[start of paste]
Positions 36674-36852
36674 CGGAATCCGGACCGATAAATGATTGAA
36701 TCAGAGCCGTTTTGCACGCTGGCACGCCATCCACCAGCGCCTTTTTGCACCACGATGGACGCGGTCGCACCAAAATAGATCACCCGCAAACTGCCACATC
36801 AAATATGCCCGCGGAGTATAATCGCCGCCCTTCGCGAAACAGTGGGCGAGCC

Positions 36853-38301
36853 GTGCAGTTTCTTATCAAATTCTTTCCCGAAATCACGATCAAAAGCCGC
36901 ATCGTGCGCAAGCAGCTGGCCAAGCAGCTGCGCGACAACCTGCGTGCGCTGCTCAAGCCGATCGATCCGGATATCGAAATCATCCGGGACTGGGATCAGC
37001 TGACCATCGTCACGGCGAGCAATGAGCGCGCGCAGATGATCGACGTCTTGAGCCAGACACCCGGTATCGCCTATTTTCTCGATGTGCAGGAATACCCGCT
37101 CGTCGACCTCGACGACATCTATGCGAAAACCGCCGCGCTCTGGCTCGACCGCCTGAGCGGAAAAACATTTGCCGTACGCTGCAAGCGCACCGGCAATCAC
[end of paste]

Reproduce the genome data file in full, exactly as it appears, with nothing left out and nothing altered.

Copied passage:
Positions 36674-36852
36674 CGGAATCCGGACCGATAAATGATTGAA
36701 TCAGAGCCGTTTTGCACGCTGGCACGCCATCCACCAGCGCCTTTTTGCACCACGATGGACGCGGTCGCACCAAAATAGATCACCCGCAAACTGCCACATC
36801 AAATATGCCCGCGGAGTATAATCGCCGCCCTTCGCGAAACAGTGGGCGAGCC

Positions 36853-38301
36853 GTGCAGTTTCTTATCAAATTCTTTCCCGAAATCACGATCAAAAGCCGC
36901 ATCGTGCGCAAGCAGCTGGCCAAGCAGCTGCGCGACAACCTGCGTGCGCTGCTCAAGCCGATCGATCCGGATATCGAAATCATCCGGGACTGGGATCAGC
37001 TGACCATCGTCACGGCGAGCAATGAGCGCGCGCAGATGATCGACGTCTTGAGCCAGACACCCGGTATCGCCTATTTTCTCGATGTGCAGGAATACCCGCT
37101 CGTCGACCTCGACGACATCTATGCGAAAACCGCCGCGCTCTGGCTCGACCGCCTGAGCGGAAAAACATTTGCCGTACGCTGCAAGCGCACCGGCAATCAC